Job Done? 56 Per Cent Of UK Engineering Businesses Believe No More Needs To Be Done To Get Women Into Industry.

25 April, 19

Subcon , the UK’s premier subcontract manufacturing supply chain show has today revealed new figures from its annual barometer of the UK manufacturing and engineering supply chain. The numbers paint a picture of an industry beginning to exhaust its approach to encouraging female engineering talent to either enter, or re-enter UK manufacturing and engineering.

In 2018, respondents were asked what they thought needed to be done to encourage women to consider engineering or manufacturing as a career. Just 7 per cent said they thought that enough had been done; but for 2019, this figure has leapt to 56 per cent.

Looking at the potential methods to encourage this choice of career, greater transparency around pay was the number one tactic (according to 81 per cent) – another huge leap from the 2018 figure of 39 per cent.

This year, Subcon is celebrating 100 years of the Women’s Engineering Society (WES). As part of the celebration, WES will be exhibiting at the event and the morning of the 6th will be dedicated to the need to improve UK engineering’s gender balance. The content will be curated by WES. Speakers will include WES CEO Elizabeth Donnelly, and Jan Peters, MD of Katalytik.

According to WES, there are approximately 20,000 qualified female engineers that could be enticed to return to the sector. When asked how this could be achieved, respondents to the survey identified flexible work patterns as the main tactic (consistent with 2018) with tax incentives / childcare vouchers and return to work programmes equally popular as second choices.

“Campaigns to get more women into engineering have been more visible and there may be a sense that the job is done,” said Elizabeth Donnelly, CEO, Women’s Engineering Society. “However, it takes years to build a pipeline of women in engineering and we must keep pushing. When I went to university in the late 1980s, there would be one or two women studying for an engineering degree. These women are just now beginning to take senior roles because it takes up to 30 years to get to the right stage in a career – we have just seen Air Marshall Susan Gray become the highest ranked woman in the military ever. And if women took career breaks it will take a little longer. So, we are seeing a few women reaching the top of engineering, with more women coming through below. It’s still not enough, barely 12% of all engineers are women, so we need to keep attracting women into engineering.”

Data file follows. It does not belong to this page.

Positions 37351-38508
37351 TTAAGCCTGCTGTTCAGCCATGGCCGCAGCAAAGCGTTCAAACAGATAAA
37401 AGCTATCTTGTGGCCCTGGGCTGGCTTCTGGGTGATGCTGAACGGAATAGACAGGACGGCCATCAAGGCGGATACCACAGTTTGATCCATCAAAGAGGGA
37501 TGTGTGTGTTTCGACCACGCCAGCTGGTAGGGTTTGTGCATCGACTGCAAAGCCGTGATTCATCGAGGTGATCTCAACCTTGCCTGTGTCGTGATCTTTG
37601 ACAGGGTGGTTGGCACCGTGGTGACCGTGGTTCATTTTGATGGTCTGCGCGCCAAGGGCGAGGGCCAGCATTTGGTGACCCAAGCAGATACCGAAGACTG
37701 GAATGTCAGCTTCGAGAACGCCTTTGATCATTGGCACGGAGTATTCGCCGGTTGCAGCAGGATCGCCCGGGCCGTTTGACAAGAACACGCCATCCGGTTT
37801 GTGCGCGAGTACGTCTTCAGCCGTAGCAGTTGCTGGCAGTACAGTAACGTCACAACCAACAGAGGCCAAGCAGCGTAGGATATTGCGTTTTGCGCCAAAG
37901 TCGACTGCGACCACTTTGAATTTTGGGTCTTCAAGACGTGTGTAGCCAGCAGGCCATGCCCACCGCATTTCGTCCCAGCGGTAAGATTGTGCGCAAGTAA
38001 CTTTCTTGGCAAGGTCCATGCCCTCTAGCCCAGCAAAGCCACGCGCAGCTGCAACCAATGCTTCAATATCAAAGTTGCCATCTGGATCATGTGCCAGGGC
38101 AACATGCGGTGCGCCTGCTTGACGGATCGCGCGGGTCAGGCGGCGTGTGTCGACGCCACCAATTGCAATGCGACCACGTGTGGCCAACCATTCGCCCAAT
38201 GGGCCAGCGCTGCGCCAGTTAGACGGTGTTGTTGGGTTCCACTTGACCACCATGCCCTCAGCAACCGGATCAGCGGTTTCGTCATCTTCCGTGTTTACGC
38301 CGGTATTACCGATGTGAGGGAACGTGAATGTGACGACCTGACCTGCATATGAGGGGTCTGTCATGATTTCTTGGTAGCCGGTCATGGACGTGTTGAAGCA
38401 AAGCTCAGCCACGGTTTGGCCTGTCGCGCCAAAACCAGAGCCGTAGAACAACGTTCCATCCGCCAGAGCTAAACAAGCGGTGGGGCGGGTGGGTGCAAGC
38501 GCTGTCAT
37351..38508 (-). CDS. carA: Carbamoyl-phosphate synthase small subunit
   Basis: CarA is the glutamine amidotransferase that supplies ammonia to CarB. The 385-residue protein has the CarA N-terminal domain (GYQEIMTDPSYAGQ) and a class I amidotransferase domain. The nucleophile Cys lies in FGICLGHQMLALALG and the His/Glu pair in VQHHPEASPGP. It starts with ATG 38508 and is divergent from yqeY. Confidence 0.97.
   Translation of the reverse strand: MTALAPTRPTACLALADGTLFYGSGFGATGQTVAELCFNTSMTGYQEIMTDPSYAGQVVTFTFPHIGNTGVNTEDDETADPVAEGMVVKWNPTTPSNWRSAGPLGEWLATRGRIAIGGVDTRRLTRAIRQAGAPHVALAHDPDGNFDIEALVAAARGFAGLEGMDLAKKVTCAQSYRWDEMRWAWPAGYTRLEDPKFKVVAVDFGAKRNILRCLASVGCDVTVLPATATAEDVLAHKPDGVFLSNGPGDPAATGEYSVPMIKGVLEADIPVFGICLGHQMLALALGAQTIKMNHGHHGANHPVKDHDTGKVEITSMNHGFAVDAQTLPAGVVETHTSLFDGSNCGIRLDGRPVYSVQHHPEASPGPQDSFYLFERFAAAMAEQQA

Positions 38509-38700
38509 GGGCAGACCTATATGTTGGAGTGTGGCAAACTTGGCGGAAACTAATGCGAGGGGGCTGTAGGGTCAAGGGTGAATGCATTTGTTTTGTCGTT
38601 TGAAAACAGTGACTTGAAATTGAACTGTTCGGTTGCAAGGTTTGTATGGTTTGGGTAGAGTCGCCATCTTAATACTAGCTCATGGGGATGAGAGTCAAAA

“Getting more women into engineering, or in many cases, back into engineering remains a tough nut for the industry to crack,” said Gordon Kirk, event director, Subcon. “It seems there has been little change in ideas of how women can be encouraged into the industry, but these figures suggest that perhaps the appetite amongst businesses has shifted. There is clearly a massive realisation of the need for pay transparency. These should provide very interesting contexts for our partnership with the Women’s Engineering Society this year as we celebrate the contribution to industry made by women throughout UK manufacturing and engineering.”

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